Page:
The subsequent attention to the social organization and the theories of individual motivation, gave rise to the work of the nonhuman writers. These writers adopted a more psychological orientation to motivation. Greater attention was focused on the content and meaning of the task, and attempts to make-work more intrinsically satisfying. The major focus of concern was the personal adjustment of the individual within the work situation. This approach is the self-actualization concept of motivation.
Always on Time
Marked to Standard
Complex-man concept of motivation
The contingency approach to organization and management takes the view that there are a large number of variables, which influence organizational performance. Contingency theory is concerned more with differences between organizations than with similarities. Managers must be adoptable, and vary their behavior according to the particular situation and the different needs and motivation of staff, the varying situational factors together with the complicated nature of human behavior lead to the Complex-man concept of motivation.
THEORIES OF MOTIVATION
There are many competing theories, which attempt to explain the nature of motivation. These theories are all at least partially true, and all help to explain the behavior of certain people at certain times. The usual approach to the study of motivation is through an understanding of internal cognitive processes - that is what people feel and how they think. This understanding should help the manager to predict likely behavior of staff in given situations. These different cognitive theories of motivation are usually divided into two contrasting approaches.
Content Theories: attempt to explain those specific things, which actually motivate the individual at work. These theories are concerned with identifying people's needs and their relative strengths, and the goals they peruse in order to satisfy these needs. Content theories place emphasis on the nature of needs and what motivates.
Process theories: attempt to identify the relationship among the dynamic variables, which make up motivation. These theories are concerned more with how behavior is initiated, directed and sustained. Process theories place emphasis on the actual process of motivation.
CONTENT THEORIES OF MOTIVATION:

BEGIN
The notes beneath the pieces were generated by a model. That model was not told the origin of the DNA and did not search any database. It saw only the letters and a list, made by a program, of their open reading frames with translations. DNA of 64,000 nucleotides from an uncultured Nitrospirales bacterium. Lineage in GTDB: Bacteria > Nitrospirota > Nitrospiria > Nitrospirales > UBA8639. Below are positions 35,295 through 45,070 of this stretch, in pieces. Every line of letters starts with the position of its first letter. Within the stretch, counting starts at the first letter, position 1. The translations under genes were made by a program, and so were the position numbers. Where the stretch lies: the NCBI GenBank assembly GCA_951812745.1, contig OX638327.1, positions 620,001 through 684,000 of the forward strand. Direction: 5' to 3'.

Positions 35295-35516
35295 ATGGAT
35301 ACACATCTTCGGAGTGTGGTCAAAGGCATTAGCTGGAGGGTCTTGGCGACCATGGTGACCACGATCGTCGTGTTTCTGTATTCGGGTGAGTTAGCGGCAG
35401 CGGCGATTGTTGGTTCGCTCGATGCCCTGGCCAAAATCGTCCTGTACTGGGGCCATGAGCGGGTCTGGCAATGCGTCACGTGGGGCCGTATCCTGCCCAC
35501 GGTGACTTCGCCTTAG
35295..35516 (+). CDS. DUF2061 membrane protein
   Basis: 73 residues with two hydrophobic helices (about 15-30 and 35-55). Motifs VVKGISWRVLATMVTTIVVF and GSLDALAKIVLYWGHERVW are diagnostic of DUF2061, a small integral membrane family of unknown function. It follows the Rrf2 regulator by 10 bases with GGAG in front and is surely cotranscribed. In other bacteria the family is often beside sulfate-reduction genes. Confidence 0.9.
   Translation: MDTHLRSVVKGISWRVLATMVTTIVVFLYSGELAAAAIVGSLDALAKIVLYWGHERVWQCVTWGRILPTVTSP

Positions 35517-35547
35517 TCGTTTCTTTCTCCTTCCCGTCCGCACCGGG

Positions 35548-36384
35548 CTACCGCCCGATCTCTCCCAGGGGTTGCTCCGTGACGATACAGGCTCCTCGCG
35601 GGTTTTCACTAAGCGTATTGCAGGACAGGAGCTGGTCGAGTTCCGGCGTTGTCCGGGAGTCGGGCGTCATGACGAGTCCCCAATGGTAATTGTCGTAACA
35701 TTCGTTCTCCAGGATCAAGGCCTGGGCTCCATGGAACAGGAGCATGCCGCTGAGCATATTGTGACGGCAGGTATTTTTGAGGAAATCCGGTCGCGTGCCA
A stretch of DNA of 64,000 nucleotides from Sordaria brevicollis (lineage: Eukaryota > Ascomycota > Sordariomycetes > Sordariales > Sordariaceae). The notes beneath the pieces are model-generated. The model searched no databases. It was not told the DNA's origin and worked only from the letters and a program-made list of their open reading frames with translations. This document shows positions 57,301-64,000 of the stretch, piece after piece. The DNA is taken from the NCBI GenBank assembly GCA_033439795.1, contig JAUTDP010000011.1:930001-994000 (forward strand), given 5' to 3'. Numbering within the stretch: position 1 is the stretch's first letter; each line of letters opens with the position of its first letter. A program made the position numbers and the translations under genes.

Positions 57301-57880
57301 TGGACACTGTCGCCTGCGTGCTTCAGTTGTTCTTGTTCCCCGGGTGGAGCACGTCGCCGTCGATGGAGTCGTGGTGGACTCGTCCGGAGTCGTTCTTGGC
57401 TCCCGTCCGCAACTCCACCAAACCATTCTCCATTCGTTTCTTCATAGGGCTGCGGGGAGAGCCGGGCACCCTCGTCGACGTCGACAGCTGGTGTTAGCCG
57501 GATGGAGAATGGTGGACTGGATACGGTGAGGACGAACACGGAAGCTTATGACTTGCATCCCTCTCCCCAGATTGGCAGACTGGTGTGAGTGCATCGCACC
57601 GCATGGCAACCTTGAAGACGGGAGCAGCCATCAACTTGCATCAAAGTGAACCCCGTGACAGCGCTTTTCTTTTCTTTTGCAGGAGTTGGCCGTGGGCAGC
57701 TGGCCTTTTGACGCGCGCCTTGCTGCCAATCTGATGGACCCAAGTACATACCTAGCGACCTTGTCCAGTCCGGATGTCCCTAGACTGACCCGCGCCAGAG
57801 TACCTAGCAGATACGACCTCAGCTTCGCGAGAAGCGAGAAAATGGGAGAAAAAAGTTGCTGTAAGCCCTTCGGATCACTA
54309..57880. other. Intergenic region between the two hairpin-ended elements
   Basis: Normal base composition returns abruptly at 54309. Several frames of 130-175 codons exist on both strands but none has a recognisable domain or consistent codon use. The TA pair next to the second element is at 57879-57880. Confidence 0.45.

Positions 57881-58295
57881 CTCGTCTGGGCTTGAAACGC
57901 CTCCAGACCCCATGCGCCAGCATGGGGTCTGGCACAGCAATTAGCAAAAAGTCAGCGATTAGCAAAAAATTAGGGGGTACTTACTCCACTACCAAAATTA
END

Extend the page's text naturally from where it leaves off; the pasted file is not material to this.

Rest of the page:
Major content theories of motivation include:
Mallow's hierarchy of needs model
Herzberg`s two factor theory
Alderfer`s modified need hierarchy model
McClelland's achievement motivation theory.
MASLOW`S HIERARCHY OF NEEDS THEORY:
Maslow`s hierarchy of needs theory proposes that humans are motivated by multiple needs and that these needs exist in a hierarchical order. Maslow identified five general types of motivating needs.
Physiological needs: These are the most basic humans physical needs, including foods, water, and sex. In the organizational setting, these are reflected in the needs for adequate heat, air and base salary to ensure survival.
Safety needs: these are the needs for a safe and secure physical and emotional environment and freedom from threats, that is, for freedom from violence and for an orderly society. In an organizational workplace, safety needs reflect the needs for safe jobs, fringe benefits and job security.
Social needs: these needs reflect the desire to be accepted by one's peers, have friendships, be part of a group, and be loved. In the organization, these needs influence the desire for good relationships with coworkers, participation in a work group, and a positive relationship with supervisors.
Esteem needs: these needs relate to the desire for a positive self-image and to receive attention, recognition, and appreciation from others. Within organizations, esteem needs reflects a motivation for recognition, an increase in responsibility, high status, and credit for contributions to the organizations.